I hear ya! I’m going through that with my 7-month-old. Sure, I’ll do the whole tickle-pick-a-boo thing and play on the floor with him for a bit, but I just don’t know what to do with him the rest of the day. And let’s be honest, sometimes I just don’t feel like doing more cause I’m damn tired! I’ve been bringing him to baby hour at my local library 2x a week just so someone else can entertain him instead of me. Takes me about 15min just to get him bundled up, another 15min walking there, 30min of playtime, then another 30min of walking/undressing. By then I’ve killed 1.5hrs of my day and baby is ready for lunch then nap. Yay me!

  • SA

    I was the mom that totally left baby on her activity gym, bouncy seat, name it. All preparing for ‘independent’ time. Once she figured out how to crawl, she would just crawl right up my leg demanding my attention. Ugh, I had to ATTACHMENT parent that child. The Ergo was my best friend. Only recently she has taken up with independent play again. Independent play for her usually means climbing up to sit on the top of the back of the toilet, changing table, or dining room table. So no rest for the weary here. Hopefully she is just around the corner from figuring out that toys are more fun than eating diaper rash creme.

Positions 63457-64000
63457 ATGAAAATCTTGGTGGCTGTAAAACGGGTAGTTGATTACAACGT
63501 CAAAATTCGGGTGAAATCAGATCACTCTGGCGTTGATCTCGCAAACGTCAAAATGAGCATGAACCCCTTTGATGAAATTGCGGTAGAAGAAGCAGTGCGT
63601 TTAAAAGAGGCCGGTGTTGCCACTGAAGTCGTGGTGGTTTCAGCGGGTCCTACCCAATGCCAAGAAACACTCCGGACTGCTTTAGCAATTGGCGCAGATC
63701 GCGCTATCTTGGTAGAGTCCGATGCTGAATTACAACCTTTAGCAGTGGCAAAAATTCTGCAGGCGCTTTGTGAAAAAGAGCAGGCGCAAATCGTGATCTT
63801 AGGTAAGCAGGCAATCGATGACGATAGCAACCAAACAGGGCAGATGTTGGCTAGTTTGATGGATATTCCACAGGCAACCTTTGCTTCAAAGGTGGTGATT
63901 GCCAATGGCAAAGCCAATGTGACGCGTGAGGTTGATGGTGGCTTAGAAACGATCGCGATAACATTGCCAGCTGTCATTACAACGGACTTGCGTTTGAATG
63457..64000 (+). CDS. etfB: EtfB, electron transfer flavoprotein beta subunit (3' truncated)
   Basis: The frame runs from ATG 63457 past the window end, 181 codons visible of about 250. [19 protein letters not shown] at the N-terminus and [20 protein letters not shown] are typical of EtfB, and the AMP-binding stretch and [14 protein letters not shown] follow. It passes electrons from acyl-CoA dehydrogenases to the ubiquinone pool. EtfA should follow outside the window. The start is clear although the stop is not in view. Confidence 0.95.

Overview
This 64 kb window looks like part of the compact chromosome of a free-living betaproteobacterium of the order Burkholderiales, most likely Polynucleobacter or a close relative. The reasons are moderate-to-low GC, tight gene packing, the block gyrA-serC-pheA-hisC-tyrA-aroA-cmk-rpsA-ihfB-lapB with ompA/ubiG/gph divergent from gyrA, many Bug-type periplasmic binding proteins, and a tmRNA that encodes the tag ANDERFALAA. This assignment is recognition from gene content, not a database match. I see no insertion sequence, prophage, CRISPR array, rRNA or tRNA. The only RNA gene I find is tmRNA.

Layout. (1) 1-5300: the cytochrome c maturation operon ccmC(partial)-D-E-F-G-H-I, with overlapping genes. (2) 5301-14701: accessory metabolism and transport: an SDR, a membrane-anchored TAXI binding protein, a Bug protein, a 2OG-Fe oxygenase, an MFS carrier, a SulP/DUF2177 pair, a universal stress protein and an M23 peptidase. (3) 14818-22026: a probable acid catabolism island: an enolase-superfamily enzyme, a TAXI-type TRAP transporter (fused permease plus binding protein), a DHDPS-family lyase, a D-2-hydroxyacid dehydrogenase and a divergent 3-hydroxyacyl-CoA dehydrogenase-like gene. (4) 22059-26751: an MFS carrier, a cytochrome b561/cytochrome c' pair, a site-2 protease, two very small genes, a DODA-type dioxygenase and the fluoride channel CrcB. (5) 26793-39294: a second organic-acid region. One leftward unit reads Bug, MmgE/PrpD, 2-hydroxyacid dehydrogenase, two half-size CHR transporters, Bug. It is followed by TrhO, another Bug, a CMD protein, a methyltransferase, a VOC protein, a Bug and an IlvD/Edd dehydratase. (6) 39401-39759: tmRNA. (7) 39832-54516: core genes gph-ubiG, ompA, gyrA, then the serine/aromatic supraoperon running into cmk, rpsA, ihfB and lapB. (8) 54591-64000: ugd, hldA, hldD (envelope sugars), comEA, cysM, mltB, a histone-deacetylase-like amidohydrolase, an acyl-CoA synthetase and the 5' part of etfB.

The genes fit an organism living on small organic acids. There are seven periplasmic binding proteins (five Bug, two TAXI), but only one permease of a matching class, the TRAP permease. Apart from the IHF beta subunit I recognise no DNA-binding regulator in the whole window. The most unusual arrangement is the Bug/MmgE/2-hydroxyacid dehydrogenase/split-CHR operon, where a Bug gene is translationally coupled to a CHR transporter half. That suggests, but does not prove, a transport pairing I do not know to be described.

PS – I have definitely googled “What do you do with a baby all day long?” I may even have started a Pintrest board. :)

    • Bethany Ramos

      I need a Pinterest board for that!!

    • SA

      It pretty much wound up a Pintrest Fail for me. But there are some good ideas out there with sensory play and such. My cat liked the activities much better than the kid.

  • sandra richter

    We’ve encouraged our now 8 and 10 year olds to play independently since they were babies (just a little longer in the crib/cage, just a bit more time with the puzzle/blocks, just a bit longer in the car with music and books). I can’t say how great it is to now have two kids who can entertain themselves for a very long time. We live on a farm with buildings and pastures spread out. The kids can be in the house–the rule is no cooking, no fire, no knives which makes them laugh–while we’re checking a fence or a horse or whatever just broke and be fine. I did come back in after 40 minutes or so the other day (stuck plow) to find a pile of duct tape, coffee filters and empty water bottles. Didn’t ask.

  • Toaster

    I am SO HAPPY that my older kid is capable of extended independent play and that the baby is when on his way there. I can say “R, please go play in the living room for a few minutes while I hose your food-encrusted brother off in the shower” and he goes and finds something to do. Sometimes that means he ends up trying to cram Legos into the DVD player but usually he’s pretty good.